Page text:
The newly funded research project "Mind the Gap: from Plasma Kinetics to Cosmological Galaxy Formation" enables Christoph Pfrommer to build a bridge between the processes on the smallest plasma scales and large-scale models of galaxy formation. The current state of research assumes that so-called "feedback processes" play a major role in the formation and evolution of galaxies and galaxy clusters. In young galaxies, for instance, massive stars explode as supernovae, transfer energy and momentum to the surrounding interstellar medium, and accelerate elementary particles to very high energies, thus forming the population of cosmic rays. Cosmic ray particles propagate along magnetic fields in galaxies and help drive the interstellar medium out of galaxies in galactic superwinds, suppressing subsequent star formation.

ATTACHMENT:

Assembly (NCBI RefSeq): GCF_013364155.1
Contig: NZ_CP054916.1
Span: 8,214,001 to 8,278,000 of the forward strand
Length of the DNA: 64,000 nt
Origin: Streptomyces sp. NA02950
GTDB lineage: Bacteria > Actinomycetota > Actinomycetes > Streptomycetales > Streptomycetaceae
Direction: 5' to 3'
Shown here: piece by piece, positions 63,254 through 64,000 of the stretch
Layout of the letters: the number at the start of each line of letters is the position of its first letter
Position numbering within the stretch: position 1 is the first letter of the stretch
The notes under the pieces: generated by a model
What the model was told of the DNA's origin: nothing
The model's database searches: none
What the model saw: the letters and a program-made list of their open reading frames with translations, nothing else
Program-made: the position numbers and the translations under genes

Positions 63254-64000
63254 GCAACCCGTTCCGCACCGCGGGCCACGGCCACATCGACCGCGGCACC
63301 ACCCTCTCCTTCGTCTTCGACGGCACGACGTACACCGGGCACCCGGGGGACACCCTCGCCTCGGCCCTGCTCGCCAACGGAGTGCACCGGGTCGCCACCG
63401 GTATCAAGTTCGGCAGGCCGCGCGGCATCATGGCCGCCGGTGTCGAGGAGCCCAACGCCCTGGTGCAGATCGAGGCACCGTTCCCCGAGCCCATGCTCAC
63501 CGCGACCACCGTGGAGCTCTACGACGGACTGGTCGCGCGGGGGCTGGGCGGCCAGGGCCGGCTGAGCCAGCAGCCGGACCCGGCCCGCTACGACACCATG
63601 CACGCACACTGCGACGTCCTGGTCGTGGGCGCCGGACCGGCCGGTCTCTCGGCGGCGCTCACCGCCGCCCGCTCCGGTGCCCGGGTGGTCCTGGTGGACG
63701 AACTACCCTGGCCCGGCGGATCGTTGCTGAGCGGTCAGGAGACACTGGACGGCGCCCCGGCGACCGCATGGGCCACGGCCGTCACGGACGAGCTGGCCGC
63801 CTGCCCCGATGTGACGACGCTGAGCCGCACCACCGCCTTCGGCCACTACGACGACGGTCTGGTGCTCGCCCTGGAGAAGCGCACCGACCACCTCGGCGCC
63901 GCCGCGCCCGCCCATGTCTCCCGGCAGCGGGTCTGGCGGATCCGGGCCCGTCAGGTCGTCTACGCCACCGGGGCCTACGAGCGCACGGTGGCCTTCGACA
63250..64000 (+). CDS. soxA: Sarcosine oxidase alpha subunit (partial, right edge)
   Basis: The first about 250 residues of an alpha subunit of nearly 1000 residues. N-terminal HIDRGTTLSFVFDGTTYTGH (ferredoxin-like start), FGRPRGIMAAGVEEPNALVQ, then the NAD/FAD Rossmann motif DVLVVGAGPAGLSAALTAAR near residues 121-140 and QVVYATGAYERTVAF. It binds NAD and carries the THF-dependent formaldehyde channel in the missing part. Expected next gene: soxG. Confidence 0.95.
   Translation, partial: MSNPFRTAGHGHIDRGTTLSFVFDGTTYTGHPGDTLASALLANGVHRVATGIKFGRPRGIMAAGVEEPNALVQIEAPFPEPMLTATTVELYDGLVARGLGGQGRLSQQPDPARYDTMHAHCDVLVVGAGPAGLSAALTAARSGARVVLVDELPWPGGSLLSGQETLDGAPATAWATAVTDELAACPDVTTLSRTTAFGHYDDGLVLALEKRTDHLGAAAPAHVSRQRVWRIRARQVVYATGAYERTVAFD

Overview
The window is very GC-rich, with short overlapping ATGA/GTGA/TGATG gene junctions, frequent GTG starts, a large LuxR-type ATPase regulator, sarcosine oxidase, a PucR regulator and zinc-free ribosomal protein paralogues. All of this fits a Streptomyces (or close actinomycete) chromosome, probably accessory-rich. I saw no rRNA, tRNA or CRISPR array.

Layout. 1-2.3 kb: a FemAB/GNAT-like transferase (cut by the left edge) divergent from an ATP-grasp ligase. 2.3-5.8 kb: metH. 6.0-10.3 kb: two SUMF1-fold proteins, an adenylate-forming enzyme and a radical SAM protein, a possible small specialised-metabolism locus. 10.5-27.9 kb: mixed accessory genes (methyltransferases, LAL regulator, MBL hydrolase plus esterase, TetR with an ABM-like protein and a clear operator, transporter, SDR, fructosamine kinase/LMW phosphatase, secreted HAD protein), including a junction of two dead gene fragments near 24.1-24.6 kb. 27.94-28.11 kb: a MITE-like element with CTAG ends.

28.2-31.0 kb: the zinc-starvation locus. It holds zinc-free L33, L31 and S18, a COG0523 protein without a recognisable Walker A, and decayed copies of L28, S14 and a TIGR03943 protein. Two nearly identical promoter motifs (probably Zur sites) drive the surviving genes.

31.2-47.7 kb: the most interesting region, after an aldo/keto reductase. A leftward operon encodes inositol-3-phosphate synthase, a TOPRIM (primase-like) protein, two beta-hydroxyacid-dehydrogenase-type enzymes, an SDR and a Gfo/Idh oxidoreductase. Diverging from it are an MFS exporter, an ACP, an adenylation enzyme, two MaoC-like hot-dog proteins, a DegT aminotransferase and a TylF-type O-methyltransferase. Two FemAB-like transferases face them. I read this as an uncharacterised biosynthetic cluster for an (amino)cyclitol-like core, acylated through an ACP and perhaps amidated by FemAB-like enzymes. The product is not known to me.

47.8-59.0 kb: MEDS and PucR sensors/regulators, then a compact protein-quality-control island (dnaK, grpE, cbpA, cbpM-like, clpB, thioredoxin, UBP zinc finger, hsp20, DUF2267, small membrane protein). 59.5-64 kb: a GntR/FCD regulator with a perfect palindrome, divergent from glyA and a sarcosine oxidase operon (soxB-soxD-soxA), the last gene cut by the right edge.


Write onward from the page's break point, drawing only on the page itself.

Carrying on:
In galaxy clusters, supermassive black holes generate rapid outflows in the form of jets, which also accelerate cosmic rays. These stream into and heat the surrounding cluster plasma, thus preventing a cooling implosion, which would otherwise transform the galaxy cluster medium into stars. “A unique combination of plasma and cosmological simulations will now enable my research group to study the detailed transport of cosmic rays and heat in dwarf galaxies, galaxies like the Milky Way, and even galaxy clusters,” Christoph Pfrommer states. “Deriving predictions of these models enable them to be falsified or validated by observations.”